Winter 2016, University at Buffalo
Online Course, January 4-22, 2016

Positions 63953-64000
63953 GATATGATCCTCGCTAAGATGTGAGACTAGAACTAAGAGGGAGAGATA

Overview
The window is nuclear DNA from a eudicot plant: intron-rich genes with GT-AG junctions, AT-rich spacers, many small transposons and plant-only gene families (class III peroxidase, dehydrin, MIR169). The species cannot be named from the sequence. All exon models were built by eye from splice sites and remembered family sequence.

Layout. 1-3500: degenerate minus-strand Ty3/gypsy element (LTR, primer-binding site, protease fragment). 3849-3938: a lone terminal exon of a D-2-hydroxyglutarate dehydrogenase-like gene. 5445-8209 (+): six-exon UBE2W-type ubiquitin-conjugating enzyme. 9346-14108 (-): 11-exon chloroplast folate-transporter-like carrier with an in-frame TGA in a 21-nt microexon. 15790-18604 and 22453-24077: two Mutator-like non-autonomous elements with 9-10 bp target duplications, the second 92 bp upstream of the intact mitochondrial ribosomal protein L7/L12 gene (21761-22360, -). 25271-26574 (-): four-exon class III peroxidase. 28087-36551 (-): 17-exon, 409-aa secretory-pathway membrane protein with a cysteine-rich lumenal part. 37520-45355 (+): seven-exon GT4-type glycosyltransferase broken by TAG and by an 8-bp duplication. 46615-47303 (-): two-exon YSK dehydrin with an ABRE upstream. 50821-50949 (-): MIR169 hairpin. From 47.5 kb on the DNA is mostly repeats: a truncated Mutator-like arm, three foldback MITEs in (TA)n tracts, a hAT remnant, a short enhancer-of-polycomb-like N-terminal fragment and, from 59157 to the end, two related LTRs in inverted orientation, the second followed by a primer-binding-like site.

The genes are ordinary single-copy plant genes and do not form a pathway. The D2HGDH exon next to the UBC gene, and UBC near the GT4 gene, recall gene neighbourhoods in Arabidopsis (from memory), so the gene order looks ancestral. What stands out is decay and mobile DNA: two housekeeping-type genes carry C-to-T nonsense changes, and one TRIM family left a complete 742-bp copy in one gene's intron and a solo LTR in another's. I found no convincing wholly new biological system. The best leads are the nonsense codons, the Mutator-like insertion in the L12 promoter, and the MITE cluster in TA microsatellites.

During the 1980s and into the 1990s an almost imperceptible and underground transformation in our cultural imagination took place, as our dependence on the analogue media of print, broadcast television and celluloid film slowly gave way to a digital information culture that William Gibson termed “cyberspace” in his novel, Neuromancer (1984). While the public waited for Tim Berners-Lee to fashion a hypertext transfer protocol (HTTP) and Marc Andreesen to code the first widely used Web browser, enabling a boringly commercial hypermedia known as the World Wide Web, the legacy media of science fiction and cinema took it upon themselves to imagine a dynamic, immersive, resistant and culturally diverse virtual reality. It’s not exactly what we got by the millennium; or, as Lawrence “Yogi” Berra is reputed to have said, “The future ain’t what it used to be.” But that is the world of Cyberpunk, populated by techno-adept hackers and socially marginalized types, combining the grunge aesthetic of Punk music, the gritty realism of Film Noir, and the postmodern theory of a Simulacral society. In this condensed, three-week Winter session, we will read three classics of the cyberpunk genre: the aforementioned Neuromancer, whose antihero Case “jacks into” the Matrix of cybernetic war and trolls the dystopian Sprawl; Pat Cadigan’s Synners (1991), in which the map of the mind becomes the territory of real space; and Neal Stephenson’s Snow Crash (1993), featuring Hiro Protagonist, whose digital avatar pursues a virus capable of infecting the cerebral cortex. We will complement these three works of fiction with three popular films in which virtual space overwhelms our Euclidean world: the millennial apocalypse of Kathryn Bigelow’s Strange Days (1995); an alternate world in which reality is a deceptive digital representation in the Wachowskis’s The Matrix (1999); and David Cronenberg’s eXistenZ (1999), in which computer gaming becomes all too real. This course will be conducted online through UB Learns, with digital streaming of the films. Students will be required to participate in weekly graded discussion boards and writing assignments on both novels and films.